Moving to Stratford
April 27, 2012
On the 23rd of October we moved to Stratford, which would now be our homes until 10th March the following year. I rent a small Victorian cottage from the RSC which is a mere six minutes walk from the theatre.
In London it took me forty minutes each way to get to rehearsals. I have always enjoyed my seasons in Stratford. I grew up in a small town in County Cork called Mitchelstown, where the main entertainment was going for walks in the country.
Next day, Monday, we immerse ourselves in a very dark and then a very bright space for four days, and at 7.30 on Thursday the 27th we face our public.
So, I rise early on Monday. Get dressed. Go to the theatre and at 9.30am undress. I don the costumes, boots, wigs, beards etc. which feel stiff and uncomfortable.
Waiting to start, we spend a lot of time looking at ourselves in mirrors. We hope to see the characters we have been working on for all these weeks looking straight back at us. Yes, he's there! - a little strange and awkward, but definitely there. Do we like that hat? Yes, it's good. We try on the second hat for Character Two. We hate it. We later observe other actors in the Character Two Scene. Most don't have hats. It is a Summer Scene, we say to each other. Would we wear hats?
Those of us with hats we hate, begin to plot to get rid of them. This can start with not wearing them in the Tech. The designer notices. Wardrobe reminds us to wear the hats. It has been known for actors, who strongly dislike a particular garment, who feel it is 'not right' for their characters, to, in a fit of pique, throw the offending piece of costume out of the dressing room window into the depths of the passing Avon.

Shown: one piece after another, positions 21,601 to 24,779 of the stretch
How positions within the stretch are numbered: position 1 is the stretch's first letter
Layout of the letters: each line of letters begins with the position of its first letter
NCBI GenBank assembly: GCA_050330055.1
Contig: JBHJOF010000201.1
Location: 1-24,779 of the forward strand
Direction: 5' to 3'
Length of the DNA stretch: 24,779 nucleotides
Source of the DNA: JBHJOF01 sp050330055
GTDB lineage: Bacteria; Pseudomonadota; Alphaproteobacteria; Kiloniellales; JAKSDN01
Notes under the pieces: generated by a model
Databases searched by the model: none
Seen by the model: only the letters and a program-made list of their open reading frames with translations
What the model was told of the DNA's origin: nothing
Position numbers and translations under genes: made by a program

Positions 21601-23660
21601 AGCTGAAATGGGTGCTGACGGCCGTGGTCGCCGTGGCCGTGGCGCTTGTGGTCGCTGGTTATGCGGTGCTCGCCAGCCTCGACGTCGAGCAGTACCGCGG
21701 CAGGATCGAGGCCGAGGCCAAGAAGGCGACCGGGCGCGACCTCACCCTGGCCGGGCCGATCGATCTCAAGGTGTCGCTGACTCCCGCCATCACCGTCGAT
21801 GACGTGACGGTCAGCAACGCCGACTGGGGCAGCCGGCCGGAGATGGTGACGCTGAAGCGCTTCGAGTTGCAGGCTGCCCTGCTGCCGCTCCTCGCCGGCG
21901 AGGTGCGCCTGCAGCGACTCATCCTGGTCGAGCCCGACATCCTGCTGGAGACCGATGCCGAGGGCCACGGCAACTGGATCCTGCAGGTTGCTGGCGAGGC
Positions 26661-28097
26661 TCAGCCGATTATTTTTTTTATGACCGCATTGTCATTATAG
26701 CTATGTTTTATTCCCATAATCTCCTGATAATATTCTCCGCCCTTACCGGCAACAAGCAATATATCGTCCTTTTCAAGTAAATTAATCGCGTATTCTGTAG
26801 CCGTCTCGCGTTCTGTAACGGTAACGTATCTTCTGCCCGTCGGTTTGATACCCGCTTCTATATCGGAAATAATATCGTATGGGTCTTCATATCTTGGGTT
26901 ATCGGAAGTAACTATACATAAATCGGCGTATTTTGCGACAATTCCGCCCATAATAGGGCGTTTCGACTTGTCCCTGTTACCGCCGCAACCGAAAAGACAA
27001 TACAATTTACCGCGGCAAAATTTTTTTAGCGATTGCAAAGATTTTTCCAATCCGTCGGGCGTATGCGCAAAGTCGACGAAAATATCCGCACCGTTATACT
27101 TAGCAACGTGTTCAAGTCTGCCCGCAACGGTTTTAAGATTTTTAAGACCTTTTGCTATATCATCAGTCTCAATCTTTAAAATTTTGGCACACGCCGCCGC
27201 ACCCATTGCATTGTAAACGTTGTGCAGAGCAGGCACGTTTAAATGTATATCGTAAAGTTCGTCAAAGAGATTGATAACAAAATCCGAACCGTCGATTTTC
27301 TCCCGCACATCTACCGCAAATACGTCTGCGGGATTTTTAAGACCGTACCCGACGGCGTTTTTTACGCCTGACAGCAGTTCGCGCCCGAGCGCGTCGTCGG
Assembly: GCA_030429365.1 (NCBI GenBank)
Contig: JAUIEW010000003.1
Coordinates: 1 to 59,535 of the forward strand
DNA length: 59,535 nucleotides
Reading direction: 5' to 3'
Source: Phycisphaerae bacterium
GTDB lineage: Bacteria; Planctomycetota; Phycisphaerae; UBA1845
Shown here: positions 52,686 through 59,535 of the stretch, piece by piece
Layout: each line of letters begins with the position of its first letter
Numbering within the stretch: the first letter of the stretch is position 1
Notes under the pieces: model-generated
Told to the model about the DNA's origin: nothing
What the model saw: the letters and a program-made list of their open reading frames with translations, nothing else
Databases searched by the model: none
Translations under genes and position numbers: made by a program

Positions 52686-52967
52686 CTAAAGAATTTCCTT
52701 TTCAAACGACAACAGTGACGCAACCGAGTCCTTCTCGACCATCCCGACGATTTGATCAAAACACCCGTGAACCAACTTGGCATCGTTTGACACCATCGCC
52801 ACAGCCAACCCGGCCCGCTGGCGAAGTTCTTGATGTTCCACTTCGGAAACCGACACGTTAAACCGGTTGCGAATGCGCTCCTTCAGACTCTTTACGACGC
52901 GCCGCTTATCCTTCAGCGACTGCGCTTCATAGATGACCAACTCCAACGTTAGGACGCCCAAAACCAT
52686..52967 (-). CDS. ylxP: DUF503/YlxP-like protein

Well, the shallows really. We walk the corridors getting used to the long cassocks, soutanes, vestments, cloaks. We twirl, we gesture. We do sudden 180 degree turns. Suddenly we discover how to 'use' them. It is exciting.
We try a little makeup. Under the eyes, to 'bring them out'. The younger actors notice and scoff. Makeup is rarely used in the theatre by young actors. But we know it works. We were taught how to apply it at drama school. My God we've been doing it for decades!
We go on stage. We pace about, claiming the space. Walk the entrances and exits. We go through pass doors and are told where to wait to make front of house entrances. We clock the lighting. We are shown our cue lights. We go and handle the books, props etc. The furniture looks great, so authentic, all made with great care and craftsmanship. We love it. Suddenly I am aware that I do not sit down in this play. But then one rarely does in period plays.
How many Coronations, Trials, Battles, Speeches from Monarchs, Entertainments have I ever sat down in? None. Think about the opening scene in King Lear, and I won't even mention Julius Caesar. Stand. Stand. They had furniture in those days. They probably sat down all the time. And I'm sure they never walked about in steeply raked rooms. We are called for the first scene. The Tech begins.
by James Hayes
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